In in an ideal world, this will work and you will be able to get an answer from your instrument. If it does not, it means the settings are likely wrong (the documentation does not always shine by its clarity). In the following we will discuss common debugging tricks, if nothing works feel free to post on the PyVISA issue tracker. If you do be sure to describe in detail your setup and what you already attempted.
The particular case of reading back large chunk of data either in ASCII or binary format is not discussed below but in Reading and Writing values.
Making sure the instrument understand the command¶
When using query, we are testing both writing to and reading from the instrument. The first thing to do is to try to identify if the issue occurs during the write or the read operation.
If your instrument has a front panel, you can check for errors (some instrument will display a transient message right after the read). If an error occurs, it may mean your command string contains a mistake or the instrument is using a different set of command (some instrument supports both a legacy set of commands and SCPI commands). If you see no error it means that either the instrument did not detect the end of your message or you just cannot read it. The next step is to determine in what situation we are.
To do so, you can look for a command that would produce a visible/measurable
change on the instrument and send it. In the absence of errors, if the expected
change did not occur it means the instrument did not understand that the
command was complete. This points out to an issue with the
At this stage, you can go back to the manual (some instruments allow to switch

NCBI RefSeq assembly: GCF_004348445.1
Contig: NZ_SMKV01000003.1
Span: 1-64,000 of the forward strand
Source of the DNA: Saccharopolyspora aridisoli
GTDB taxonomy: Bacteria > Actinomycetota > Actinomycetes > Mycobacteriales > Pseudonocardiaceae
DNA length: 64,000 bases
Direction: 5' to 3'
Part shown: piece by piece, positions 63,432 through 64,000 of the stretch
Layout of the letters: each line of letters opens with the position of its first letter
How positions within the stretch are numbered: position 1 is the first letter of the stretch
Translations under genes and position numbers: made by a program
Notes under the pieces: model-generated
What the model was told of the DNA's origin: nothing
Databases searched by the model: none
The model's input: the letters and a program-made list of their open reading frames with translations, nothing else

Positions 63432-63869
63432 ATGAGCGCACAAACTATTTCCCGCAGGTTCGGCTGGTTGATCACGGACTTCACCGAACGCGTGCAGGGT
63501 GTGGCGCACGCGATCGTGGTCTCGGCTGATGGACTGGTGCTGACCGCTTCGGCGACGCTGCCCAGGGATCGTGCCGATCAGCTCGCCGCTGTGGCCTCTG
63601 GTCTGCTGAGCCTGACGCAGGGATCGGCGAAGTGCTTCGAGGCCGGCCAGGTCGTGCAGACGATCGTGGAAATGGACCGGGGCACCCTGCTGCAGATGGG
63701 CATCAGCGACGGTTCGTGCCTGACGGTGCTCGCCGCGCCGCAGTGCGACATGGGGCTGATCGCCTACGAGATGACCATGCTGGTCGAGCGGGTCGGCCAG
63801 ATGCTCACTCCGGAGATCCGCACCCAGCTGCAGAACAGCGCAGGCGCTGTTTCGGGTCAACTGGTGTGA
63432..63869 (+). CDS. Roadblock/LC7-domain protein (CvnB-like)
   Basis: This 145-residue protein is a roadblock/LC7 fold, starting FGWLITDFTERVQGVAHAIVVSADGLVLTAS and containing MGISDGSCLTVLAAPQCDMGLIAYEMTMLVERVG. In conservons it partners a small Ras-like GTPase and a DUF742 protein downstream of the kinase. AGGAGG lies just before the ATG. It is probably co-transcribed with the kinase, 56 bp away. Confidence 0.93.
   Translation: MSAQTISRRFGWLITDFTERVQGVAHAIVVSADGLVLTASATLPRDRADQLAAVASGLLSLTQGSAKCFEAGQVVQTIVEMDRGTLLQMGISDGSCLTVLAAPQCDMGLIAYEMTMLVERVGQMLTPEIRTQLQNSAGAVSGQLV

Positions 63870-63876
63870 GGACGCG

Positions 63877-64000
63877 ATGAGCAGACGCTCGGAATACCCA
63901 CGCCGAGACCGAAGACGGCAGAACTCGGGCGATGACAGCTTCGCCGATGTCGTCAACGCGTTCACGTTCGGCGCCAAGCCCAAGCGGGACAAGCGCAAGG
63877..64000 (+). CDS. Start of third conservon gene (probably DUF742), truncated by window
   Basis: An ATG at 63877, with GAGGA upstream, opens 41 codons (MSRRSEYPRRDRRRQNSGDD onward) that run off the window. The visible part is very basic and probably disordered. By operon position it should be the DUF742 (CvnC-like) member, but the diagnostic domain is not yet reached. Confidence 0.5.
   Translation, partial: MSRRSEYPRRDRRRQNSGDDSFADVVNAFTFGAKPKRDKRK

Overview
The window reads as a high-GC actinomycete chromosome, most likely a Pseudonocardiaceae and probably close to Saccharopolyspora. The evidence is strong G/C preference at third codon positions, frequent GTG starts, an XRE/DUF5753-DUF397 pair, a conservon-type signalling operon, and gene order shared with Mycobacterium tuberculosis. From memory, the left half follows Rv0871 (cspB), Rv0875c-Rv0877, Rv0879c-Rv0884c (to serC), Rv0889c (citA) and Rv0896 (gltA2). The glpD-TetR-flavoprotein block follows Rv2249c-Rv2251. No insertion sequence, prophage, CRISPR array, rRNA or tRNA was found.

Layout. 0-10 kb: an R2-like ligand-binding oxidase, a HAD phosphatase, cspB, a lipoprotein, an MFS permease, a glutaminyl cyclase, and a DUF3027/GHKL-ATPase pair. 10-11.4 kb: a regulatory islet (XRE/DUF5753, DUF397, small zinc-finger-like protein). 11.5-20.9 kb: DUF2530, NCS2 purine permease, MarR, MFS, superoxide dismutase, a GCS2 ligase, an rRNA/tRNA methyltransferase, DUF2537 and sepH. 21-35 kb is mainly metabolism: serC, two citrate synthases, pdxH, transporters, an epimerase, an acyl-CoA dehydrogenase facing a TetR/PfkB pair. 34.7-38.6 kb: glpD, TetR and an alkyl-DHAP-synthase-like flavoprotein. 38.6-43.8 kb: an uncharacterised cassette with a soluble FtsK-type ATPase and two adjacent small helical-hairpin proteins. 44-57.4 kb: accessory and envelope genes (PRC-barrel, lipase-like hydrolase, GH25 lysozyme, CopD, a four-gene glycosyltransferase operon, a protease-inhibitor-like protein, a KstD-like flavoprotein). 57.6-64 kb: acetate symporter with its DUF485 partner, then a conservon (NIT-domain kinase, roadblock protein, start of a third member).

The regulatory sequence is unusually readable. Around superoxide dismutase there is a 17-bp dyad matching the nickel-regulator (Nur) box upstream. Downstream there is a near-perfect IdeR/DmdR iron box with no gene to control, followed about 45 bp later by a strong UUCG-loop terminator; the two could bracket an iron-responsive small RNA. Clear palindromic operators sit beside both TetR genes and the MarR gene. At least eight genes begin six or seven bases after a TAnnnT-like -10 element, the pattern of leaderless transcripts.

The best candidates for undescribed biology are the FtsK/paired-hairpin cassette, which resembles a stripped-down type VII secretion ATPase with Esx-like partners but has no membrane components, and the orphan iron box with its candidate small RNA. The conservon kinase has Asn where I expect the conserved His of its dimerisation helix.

between the recognized values), or try standards values (such as ‘n’,
‘r’, combination of those two, ‘0’).
Assuming you were able to confirm that the instrument understood the command
you sent, it means the reading part is the issue, which is easier to
troubleshoot. You can try different standard values for the
but if nothing works you can use the
read_bytes() method. This method will read
at most the number of bytes specified. So you can try reading one byte at a
time till you encounter a time out. When that happens most likely the last
character you read is the termination character. Here is a quick example:
my_instrument.write('*IDN?') while True: print(my_instrument.read_bytes(1))
read_bytes() times out on the first read, it actually means that the
instrument did not answer. If the instrument is old it may be because your are
too fast for it, so you can try waiting a bit before reading (using
time.sleep from Python standard library). Otherwise, you either use a command
that does not cause any answer or actually your write does not work (go back
up a couple of paragraph).
The above focused on using only PyVISA, if you are running Windows, or MacOS you are likely to have access to third party tools that can help. Some tips to use them are given in the next section.
Some instruments do not react well to a communication error, and you may have to restart it to get it to work again.
Using third-party softwares¶
The implementation of VISA from National Instruments and Keysight both come with tools (NIMax, Keysight Connection Expert) that can be used to figure out what is wrong with your communication setup.
In both cases, you can open an interactive communication session to your instrument and tune the settings using a GUI (which can make things easier). The basic procedure is the one described above, if you can make it work in one of those tools you should be able, in most cases, to get it to work in PyVISA. However if it does not work using those tools, it won’t work in PyVISA.
Hopefully those simple tips will allow you to get through. In some cases, it may not be the case and you are always welcome to ask for help (but realize that the maintainers are unlikely to have access to the instrument you are having trouble with).